ASIC's Report 633 expects trustees to implement changes to claims handling - by 31 March 2020.
In October 2019, ASIC released Report 633: Holes in the safety net: A review of TPD insurance claims. The focus of the report is on improving consumers' confidence with personal insurance claims. The report follows a review of seven life insurers, 35,026 data on TPD claims, in depth interviews with TPD claimants (members) and a review of over 2000 documents.
Some of the key findings relate to the themes of: poor claim outcomes from the activities of daily living tests; frictions in claims handling leading to withdrawn claims; consumer harm rising from poor data and a focus on insurers with higher than predicted declined claim rates.
Whilst some findings have shared responsibility with the group insurer, the report aggressively reinforces trustee's responsibility under the SIS Act, "whereby trustees have a legal obligation to do everything that is reasonably possible to pursue an insurance claim for the benefit of a beneficiary".
The report focuses on TPD claims, however extends to applying the improvements to all types of claims. Coupled with ASIC Report 591, it is clear that ASIC expects the trustee to play a heightened role in claims handling which extends to improve the member trust and confidence. This is not limited to advocating for members but also the overall claim experience - making it simple, timely, and transparent.
Some of the key changes ASIC expects trustees to adopt include:
Trustees to understand why members are withdrawing claims
Some of the reasons cited for members withdrawing claims include:
- Onerous and lengthy claim assessment processes;
- Worsening of the consumer's medical condition during the claim process, including (re)emergence of mental health condition;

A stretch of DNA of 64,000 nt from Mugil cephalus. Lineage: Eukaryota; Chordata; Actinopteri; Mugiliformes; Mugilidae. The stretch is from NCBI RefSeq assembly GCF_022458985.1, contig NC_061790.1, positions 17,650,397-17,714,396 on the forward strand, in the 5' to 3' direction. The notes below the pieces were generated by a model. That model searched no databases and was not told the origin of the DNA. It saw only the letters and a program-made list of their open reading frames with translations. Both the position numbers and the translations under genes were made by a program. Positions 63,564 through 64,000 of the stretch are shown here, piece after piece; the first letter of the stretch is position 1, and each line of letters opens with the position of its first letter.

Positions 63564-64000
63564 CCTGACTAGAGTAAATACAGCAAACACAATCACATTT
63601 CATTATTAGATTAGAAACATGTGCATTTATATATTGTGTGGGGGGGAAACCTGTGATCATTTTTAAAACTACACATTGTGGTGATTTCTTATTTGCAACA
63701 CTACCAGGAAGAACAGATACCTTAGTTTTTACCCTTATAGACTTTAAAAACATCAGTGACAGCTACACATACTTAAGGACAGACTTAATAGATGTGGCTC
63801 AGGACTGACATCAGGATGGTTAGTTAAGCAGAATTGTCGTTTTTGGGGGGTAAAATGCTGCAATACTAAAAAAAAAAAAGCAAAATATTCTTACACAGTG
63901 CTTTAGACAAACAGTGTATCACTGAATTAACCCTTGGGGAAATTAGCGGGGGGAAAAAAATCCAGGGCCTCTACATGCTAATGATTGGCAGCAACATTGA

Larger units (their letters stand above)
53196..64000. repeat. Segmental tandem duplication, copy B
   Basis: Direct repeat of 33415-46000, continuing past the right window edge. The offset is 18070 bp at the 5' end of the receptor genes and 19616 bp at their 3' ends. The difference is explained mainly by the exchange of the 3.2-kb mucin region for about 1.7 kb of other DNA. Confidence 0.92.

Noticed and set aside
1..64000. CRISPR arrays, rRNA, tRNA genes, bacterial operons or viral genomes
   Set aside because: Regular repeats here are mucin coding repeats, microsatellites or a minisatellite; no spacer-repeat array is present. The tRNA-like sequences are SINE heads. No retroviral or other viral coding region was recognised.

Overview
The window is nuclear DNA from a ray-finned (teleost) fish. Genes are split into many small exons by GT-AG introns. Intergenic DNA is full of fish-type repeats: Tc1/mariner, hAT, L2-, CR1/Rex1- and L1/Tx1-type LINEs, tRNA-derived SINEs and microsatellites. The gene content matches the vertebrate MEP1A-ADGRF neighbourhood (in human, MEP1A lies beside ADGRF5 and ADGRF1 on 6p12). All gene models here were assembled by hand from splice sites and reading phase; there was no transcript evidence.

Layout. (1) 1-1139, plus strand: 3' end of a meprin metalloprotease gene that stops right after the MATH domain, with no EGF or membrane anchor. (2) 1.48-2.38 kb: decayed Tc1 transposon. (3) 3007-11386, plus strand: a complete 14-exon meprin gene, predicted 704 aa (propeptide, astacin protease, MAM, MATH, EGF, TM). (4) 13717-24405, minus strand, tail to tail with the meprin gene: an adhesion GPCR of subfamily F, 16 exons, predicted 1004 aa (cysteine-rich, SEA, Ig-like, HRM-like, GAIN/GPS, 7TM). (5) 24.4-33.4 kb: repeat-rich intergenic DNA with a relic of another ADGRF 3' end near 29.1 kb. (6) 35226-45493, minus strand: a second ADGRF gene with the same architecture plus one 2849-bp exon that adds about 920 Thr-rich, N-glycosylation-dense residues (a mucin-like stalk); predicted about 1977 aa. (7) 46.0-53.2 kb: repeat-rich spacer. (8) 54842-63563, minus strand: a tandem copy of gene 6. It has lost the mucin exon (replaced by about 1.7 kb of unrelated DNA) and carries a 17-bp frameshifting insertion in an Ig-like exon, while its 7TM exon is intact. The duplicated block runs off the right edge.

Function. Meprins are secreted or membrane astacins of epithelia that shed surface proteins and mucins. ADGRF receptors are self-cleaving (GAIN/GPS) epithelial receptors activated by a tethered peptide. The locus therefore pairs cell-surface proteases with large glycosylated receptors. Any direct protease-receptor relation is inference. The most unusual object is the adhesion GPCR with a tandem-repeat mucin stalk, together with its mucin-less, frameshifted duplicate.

- Cost of pursuing a claim;
- Embarrassment and/or privacy concerns
Given that 50% of withdrawals occur within the first 60 days of the claim being notified, the withdrawal of claim occurs for most members when they are directed to the fund's external administrator or group insurer to commence the claim process.
The trustee has a role to play in helping the member throughout the claim process, and bridging the capability/capacity challenges of their administrator or perhaps to bridge the trust deficit between the member and the insurer.
Trustees to make the pre-assessment of the claim easier for members
ASIC cited where trustees use an active triage process when a member initially notifies their fund of their intention to claim, it is a lot more positive for members than those trustees who are less engaged.
A large part of the pre-assessment process involves educating the member of their policy and managing their expectation of the claim process (timing, requirements, forms, medicals etc). The time upfront in the pre-assessment of the claim can reduce the impact of delays, declines and future disputes.
In fact, the APRA - Life Insurance Claims & Disputes (June 2019), highlighted that of the TPD claims that are declined, over 80% are because they don't meet the contractual definition. I.e. a poor pre-assessment process where the claim is sent to the insurer but doesn't meet the contractual definition. The consequence is a claim delay or decline, which has a negative impact on the member experience.
ASIC is looking to trustees to change and improve their current processes and refers to both Cbus and Hostplus as examples of superannuation funds that offer a dedicated claims advocate to help members during the challenging claim time.
Trustees to support a member to complete claim forms